WASHINGTON (Reuters) - Democrats in the U.S. Senate geared up for a fierce battle over a new healthcare reform plan on Thursday as Republicans condemned the bill’s price tag and tax hikes before the first crucial test vote on Saturday.
Senate Democratic leader Harry Reid’s 2,074-page blueprint for overhauling the $2.5 trillion healthcare system sparked what promises to be a long and bitter debate over President Barack Obama’s top domestic priority.
The Senate will vote on Saturday night on whether to move to debate on the legislation — the first key procedural hurdle for the Senate plan and one that requires 60 votes from the 100-member body.
“The finish line is in sight,” Reid said. “I’m confident we’ll cross it soon.”
Whether Democrats succeed depends on Reid’s ability to keep his party’s caucus intact. There is no room for error — Democrats control exactly 60 votes, and Republicans so far are united in opposition.
Reid dodged questions about whether he had the votes to move forward, telling reporters, “We’ll find out.”
If the Senate agrees to take up the bill, the debate would begin on November 30, after next week’s U.S. Thanksgiving holiday. It would last at least three weeks, making it unlikely Obama can sign a final bill by the end of the year.
Any differences between a Senate bill and the House of Representatives version passed on November 7 would have to be reconciled before a final bill can be voted on again in both houses and sent to Obama to sign.
The nonpartisan Congressional Budget Office estimated Reid’s bill would cost $849 billion over 10 years — below Obama’s $900 billion target — reduce the budget deficit by $130 billion in the same period and extend insurance coverage to 31 million more people.
The rosy report card from budget analysts could ease doubts about the bill among wavering moderate Democrats, but Republicans were not impressed.
“We’ve been warning the American people of the Democrats’ plans to raise premiums, raise taxes, and slash Medicare in order to fund more government,” Republican leader Mitch McConnell said.
The Senate bill is less expensive than a more than $1 trillion healthcare measure passed in the House, which would have covered at least 5 million more uninsured.
Like the House bill, the Senate measure would require all Americans to buy insurance and would set up exchanges where they could choose among various options. It also would offer subsidies to help low-income workers pay for the coverage.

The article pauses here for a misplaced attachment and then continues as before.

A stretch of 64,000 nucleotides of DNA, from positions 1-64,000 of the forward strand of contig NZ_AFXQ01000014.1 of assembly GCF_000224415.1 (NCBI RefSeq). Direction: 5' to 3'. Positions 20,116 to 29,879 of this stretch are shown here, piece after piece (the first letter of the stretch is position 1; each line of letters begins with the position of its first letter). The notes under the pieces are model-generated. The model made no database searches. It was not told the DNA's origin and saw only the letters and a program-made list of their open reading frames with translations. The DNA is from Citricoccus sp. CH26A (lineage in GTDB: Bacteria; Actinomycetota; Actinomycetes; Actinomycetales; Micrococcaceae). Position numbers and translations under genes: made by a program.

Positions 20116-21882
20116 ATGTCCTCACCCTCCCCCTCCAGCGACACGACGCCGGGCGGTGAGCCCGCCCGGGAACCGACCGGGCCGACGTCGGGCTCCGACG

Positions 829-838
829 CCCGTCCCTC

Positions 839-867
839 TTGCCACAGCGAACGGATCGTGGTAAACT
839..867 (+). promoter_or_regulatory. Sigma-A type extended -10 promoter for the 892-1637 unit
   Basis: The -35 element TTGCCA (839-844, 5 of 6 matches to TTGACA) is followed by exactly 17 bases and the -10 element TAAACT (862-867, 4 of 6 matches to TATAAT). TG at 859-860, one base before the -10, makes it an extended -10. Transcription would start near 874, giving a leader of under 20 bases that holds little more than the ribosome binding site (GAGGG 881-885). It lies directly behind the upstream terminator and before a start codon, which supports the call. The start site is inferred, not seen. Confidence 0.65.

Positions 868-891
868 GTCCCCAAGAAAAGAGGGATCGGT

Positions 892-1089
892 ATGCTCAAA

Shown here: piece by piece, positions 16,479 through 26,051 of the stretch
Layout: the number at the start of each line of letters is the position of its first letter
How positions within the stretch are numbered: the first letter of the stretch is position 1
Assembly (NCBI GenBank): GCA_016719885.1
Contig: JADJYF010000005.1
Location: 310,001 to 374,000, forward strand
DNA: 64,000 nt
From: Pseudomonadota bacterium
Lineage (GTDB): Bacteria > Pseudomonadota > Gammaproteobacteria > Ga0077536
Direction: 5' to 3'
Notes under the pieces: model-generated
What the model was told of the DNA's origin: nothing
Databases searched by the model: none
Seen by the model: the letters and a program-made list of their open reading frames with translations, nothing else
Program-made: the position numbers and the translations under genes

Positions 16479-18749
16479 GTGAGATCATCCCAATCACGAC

The Senate bill includes a government-run insurance option that lets states choose whether to participate, and would halt industry practices like denying coverage to individuals with pre-existing conditions.
Some business trade groups were unhappy about the proposal, including America’s Health Insurance Plans, which represents the insurance industry, and the National Federation of Independent Business, which represents small businesses.
“The new healthcare taxes and fees will raise the cost of coverage for individuals, families, and employers,” said Karen Ignagni, president of America’s Health Insurance Plans.
Healthcare investors were mostly unconcerned about the Senate bill as most provisions were expected, but a surprise proposal for a 5 percent tax on cosmetic treatments hurt companies such as Allergan Inc and Medicis Pharmaceutical Corp.
Republicans criticized tax increases in the bill to help pay for the expanded insurance coverage, including the new tax on elective cosmetic surgery they dubbed a “Botox tax.”
The bill would also raise the Medicare payroll tax on high-income workers, which is used to finance the government health program for the elderly, and impose a tax on high-cost “Cadillac” insurance plans.
McConnell noted some of the bill’s deficit reduction was possible because many of its provisions would not kick in until 2014, a year later than in the House bill.
“That’s a little bit like being asked to pay your mortgage four years before you’re allowed to move into your house,” he said.
Three Democratic senators — Ben Nelson, Blanche Lincoln and Mary Landrieu — are uncommitted on Saturday’s vote, although Nelson and Landrieu said they were encouraged by Reid’s approach. Nelson played down the vote’s significance.
“It’s a simple vote — to go forward with debate or not to go forward with debate,” he said. “Even if you don’t like the legislation, it’s arguable you should go ahead. If you don’t get it on the floor, you don’t have any opportunity to amend it.”
Senator Olympia Snowe, the only Senate Republican to back a healthcare bill in committee, said she would vote with her fellow Republicans to block further debate on Reid’s bill.
“It does weigh in with more taxes and more spending,” she told reporters.
Editing by Arshad Mohammed and Peter Cooney